Feds unveil rule requiring cars to ‘talk’ to each other

Feds unveil rule requiring cars to ‘talk’ to each other
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The Obama administration released a long-awaited rule on Tuesday requiring all new vehicles to have communication technology that allows them to “talk” to each another, which officials say could prevent tens of thousands of crashes each year.
   
The proposal calls for all new light-duty cars and trucks to eventually be equipped with vehicle-to-vehicle (V2V) technology, a safety system that enables cars to send wireless signals to each other, anticipate each other’s moves and thus avoid crashes.

The rule would require 100 percent of new vehicle fleets to have V2V technology within four years of the final rule’s enactment. The proposal will be open for public comment for 90 days.

“You need the whole system to work to be able to get the full benefits,” Mark Rosekind, administrator of the National Highway Traffic Safety Administration, said during a press call on Tuesday.

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The connected vehicle rule builds on previous work by the outgoing administration to accelerate the deployment of innovative safety technology. The Department of Transportation released the first-ever federal guidelines for driverless cars in September.

“We are carrying the ball as far as we can to realize the potential of transportation technology to save lives,” said Transportation Secretary Anthony FoxxAnthony Renard FoxxWeek ahead in tech: Lawmakers turn focus to self-driving cars Six contenders to be Uber's new CEO Obama’s Transportation chief given Super Bowl tickets by Hollywood studio exec MORE. “This long-promised V2V rule is the next step in that progression. Once deployed, V2V will provide 360-degree situational awareness on the road and will help us enhance vehicle safety.”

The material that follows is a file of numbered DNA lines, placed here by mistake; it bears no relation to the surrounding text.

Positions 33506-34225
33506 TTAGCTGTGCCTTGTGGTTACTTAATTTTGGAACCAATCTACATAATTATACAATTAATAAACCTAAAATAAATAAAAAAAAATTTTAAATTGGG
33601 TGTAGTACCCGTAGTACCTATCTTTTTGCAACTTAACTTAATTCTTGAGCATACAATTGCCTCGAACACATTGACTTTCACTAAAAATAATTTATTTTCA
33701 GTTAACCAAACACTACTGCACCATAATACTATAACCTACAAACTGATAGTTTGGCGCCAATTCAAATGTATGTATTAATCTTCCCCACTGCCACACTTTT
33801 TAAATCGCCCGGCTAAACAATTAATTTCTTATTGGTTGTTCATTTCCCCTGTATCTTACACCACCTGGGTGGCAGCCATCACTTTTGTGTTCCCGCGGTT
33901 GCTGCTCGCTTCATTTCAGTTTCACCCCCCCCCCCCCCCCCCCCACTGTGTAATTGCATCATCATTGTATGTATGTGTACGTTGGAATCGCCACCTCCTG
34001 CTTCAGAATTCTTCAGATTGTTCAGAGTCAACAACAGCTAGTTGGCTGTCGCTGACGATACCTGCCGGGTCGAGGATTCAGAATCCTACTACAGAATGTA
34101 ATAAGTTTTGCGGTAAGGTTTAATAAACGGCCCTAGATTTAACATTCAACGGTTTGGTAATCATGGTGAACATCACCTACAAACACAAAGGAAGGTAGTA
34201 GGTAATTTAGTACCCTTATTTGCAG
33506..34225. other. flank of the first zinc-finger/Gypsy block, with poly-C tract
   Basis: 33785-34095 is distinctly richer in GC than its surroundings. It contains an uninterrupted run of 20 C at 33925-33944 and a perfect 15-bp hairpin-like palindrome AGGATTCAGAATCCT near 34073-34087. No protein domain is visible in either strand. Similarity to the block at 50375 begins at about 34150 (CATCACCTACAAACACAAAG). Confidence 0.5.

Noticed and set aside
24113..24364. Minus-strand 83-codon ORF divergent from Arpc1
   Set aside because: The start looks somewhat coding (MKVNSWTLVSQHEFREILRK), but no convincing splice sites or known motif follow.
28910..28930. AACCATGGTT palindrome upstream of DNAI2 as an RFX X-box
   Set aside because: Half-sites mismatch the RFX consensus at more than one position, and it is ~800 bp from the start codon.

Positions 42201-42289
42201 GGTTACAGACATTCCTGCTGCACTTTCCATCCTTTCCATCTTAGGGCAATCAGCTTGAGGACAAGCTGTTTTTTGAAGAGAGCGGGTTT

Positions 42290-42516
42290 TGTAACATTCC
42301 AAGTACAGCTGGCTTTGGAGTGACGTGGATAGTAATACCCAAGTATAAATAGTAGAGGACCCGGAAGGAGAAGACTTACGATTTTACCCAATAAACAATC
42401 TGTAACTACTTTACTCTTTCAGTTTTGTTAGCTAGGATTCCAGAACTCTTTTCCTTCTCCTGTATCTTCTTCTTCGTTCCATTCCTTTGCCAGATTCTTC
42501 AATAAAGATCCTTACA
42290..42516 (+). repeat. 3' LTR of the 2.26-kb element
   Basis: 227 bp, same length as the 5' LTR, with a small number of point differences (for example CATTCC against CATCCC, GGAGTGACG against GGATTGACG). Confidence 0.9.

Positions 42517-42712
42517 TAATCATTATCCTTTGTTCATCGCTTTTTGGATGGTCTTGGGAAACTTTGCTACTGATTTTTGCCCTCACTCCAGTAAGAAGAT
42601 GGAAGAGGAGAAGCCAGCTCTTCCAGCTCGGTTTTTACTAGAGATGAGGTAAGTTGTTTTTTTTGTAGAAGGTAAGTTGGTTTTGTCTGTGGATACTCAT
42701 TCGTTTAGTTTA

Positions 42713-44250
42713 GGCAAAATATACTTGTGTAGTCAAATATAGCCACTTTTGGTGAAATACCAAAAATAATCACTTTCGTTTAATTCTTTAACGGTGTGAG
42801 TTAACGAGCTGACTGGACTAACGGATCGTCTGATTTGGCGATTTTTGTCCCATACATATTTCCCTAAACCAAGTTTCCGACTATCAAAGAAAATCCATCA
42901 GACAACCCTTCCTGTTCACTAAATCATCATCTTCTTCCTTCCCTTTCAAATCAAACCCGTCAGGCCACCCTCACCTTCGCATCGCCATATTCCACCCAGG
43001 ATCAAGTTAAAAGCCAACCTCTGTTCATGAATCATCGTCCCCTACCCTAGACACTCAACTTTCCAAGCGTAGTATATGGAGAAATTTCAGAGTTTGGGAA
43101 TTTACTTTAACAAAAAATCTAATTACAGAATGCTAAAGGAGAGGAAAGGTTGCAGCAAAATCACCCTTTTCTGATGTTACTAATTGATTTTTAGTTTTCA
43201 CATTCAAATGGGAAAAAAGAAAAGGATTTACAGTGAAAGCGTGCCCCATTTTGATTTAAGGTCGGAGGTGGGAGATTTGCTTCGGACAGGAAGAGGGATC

Officials say V2V has the potential to mitigate 80 percent of non-impaired crashes and can interact with other crash avoidance systems, like automatic braking.
 
V2V uses dedicated short-range radio communications to exchange messages about a car’s speed, direction and location. The system uses that information from other vehicles to identify potentials risks and warn its driver.

Drivers would be able to turn off the warnings, but not the broadcasts themselves, Foxx said.

 

A pair of Democratic senators called on the agency to ensure that vehicles have “robust” cybersecurity and privacy protections in place before automakers deploy V2V.

“While these new technologies have the potential to save lives, security and privacy cannot be an afterthought in this new era of connected cars,” Sens. Edward MarkeyEdward (Ed) John MarkeyOvernight Regulation: FTC launches probe into Equifax | Dems propose tougher data security rules | NYC aims to slash greenhouse gas emissions | EPA to reconsider Obama coal ash rule Overnight Cybersecurity: Kaspersky to testify before House | US sanctions Iranians over cyberattacks | Equifax reveals flaw that led to hack Dems propose data security bill after Equifax hack MORE (D-Mass.) and Richard Blumenthal (D-Conn.) said in a statement. “If hackers access a vehicle’s systems, privacy could be compromised, the safety of the vehicle could be put at risk and disaster could ensue.”

Rosekind emphasized that steps would be taken to safeguard against bad actors seeking to hack the V2V system, which has been a top concern as cars become increasingly connected.

The Federal Highway Administration plans to issue separate guidance for Vehicle-to-Infrastructure communications, which allow vehicles to talk to traffic lights, stop signs and work zones.

“It is extremely disappointing to see the National Highway Traffic Safety Administration try to push through its highly controversial proposed vehicle-to-vehicle communications mandate in the final weeks of the Obama administration,” said Marc Scribner, research fellow at the Competitive Enterprise Institute. "Hypothetical safety benefits of the mandate will be trivial for the next 15 years, at which point far superior automated vehicle technology may be deployed to consumers."

Foxx brushed aside concerns about whether the incoming administration would scrap any of the proposed safety regulations that have already been put forward by the DOT.

“This rule is something that has been contemplated for years,” Foxx said. “I can’t speak for next administration, but I can say from a safety perspective, this is a no-brainer.”